I’ve got work to do

Dear President Trump,

I’ve got work to do. This morning when I saw the title of the “Poem-a-day” in my inbox (“If All My Relationships Fail and I Have No Children Do I Even Know What Love Is”) I assumed the author was a woman writing about a romantic relationship having ended and her biological clock ticking. Nope. It’s by a man and the poem is a description of a male fire fighter at a coffee shop hanging out with his 5-year-old daughter before his shift . I wish this weren’t the case, but I immediately pictured the fire fighter being a white man. I caught my racial stereotype after a couple of lines, but didn’t catch my gender stereotype about the author until I was reading the author note at the end. For all my struggles parsing the layers of my assumptions, it’s a beautiful poem.

In addition to being a compelling piece of work in and of itself, I’m grateful for the poem because in encountering it I was baldly confronted with how ingrained my mental sorting apparatus is. It also made me wonder how many times a day I fail to catch my misapprehension of someone or something because I am too blinded by my assumptions. Many of these instances are likely quite inconsequential, but still, I am probably repeatedly doing some bits of violence every day by not appreciating people and situations as they truly are.

This morning on my run I picked up a torn five-dollar bill that was lying in the street. It’s from the central part of the bill and has half of Lincoln’s face on it. He looks really sad and weary. If he were here today, I wonder what he would think. My guess is that on the whole he would feel sad about the lack of reckoning we as a nation have done on race and racism (I hope he’d also feel sad about our parallel lack of reckoning on gender and misogyny). In describing the Legacy Museum that is opening soon in Montgomery, Alabama, Bryan Stevenson (remember him? He wrote “Just Mercy”) said “…unlike South Africa or post-Nazi Germany or many other societies traumatized by history, we’ve hardly begun to grapple with ours — and so cannot yet get beyond it.” I like that he included the “yet”; it’s hopeful and incredibly generous.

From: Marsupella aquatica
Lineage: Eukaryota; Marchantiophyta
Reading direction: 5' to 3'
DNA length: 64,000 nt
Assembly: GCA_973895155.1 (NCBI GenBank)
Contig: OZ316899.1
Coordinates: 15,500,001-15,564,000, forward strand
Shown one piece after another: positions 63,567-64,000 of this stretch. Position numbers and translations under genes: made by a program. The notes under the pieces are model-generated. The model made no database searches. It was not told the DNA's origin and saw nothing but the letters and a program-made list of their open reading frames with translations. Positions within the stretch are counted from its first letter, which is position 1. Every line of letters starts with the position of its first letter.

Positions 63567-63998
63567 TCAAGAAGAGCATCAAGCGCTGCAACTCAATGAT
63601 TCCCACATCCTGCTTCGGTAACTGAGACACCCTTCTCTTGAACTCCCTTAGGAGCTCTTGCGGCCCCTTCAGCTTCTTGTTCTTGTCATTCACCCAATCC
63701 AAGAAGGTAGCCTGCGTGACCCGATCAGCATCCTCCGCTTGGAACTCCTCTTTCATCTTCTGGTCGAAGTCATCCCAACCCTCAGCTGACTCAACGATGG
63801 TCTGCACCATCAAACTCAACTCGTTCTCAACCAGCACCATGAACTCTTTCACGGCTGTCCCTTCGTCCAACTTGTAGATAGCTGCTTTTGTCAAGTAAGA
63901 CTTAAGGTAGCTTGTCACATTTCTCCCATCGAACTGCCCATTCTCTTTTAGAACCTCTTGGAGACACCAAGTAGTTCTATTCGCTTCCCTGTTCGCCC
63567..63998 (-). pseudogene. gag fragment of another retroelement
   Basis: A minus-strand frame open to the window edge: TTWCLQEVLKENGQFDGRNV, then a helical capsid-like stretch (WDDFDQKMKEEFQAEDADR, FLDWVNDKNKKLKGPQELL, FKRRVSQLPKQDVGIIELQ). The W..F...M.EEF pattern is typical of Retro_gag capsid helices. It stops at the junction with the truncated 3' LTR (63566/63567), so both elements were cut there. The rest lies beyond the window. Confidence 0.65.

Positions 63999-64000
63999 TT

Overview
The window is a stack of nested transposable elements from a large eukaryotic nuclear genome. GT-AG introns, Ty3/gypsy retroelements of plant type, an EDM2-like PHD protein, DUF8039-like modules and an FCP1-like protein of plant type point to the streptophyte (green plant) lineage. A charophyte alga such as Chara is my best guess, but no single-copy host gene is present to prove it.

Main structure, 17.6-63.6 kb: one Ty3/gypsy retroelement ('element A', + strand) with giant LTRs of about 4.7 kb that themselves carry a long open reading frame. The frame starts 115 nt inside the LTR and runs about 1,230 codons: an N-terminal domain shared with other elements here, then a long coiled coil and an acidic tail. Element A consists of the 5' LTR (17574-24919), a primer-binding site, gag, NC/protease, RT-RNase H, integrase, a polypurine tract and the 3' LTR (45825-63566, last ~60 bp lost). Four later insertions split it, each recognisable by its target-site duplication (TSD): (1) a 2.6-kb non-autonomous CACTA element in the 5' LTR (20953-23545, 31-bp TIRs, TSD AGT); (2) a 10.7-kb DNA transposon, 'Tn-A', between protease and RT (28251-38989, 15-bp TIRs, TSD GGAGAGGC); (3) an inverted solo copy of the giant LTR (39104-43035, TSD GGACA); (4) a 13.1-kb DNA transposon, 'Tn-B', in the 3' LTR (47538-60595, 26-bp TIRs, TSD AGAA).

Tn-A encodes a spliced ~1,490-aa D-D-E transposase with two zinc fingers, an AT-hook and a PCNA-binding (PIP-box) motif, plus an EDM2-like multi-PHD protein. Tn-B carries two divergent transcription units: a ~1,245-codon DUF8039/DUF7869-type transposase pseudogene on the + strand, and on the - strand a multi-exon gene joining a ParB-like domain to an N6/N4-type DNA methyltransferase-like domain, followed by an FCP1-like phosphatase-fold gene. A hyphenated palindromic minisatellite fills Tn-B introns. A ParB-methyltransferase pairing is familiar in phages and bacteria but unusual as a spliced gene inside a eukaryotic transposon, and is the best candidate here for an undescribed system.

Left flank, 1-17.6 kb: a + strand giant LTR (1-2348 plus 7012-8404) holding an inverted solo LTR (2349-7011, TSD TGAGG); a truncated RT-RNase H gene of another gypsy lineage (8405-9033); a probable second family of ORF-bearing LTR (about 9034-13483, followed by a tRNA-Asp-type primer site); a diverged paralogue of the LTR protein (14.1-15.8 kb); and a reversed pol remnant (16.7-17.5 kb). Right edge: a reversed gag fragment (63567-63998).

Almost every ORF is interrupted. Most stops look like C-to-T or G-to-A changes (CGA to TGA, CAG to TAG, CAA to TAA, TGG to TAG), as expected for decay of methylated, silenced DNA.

May we be safe to recognize when we blunder down blind allies.
May we be happy to catch ourselves when our biases lead us to misperceive.
May we be healthy enough to insist on truth and reconciliation and not settle for expedient gloss.
May we accept that true peace isn’t possible in a world infected with prejudice.

Tracy Simpson

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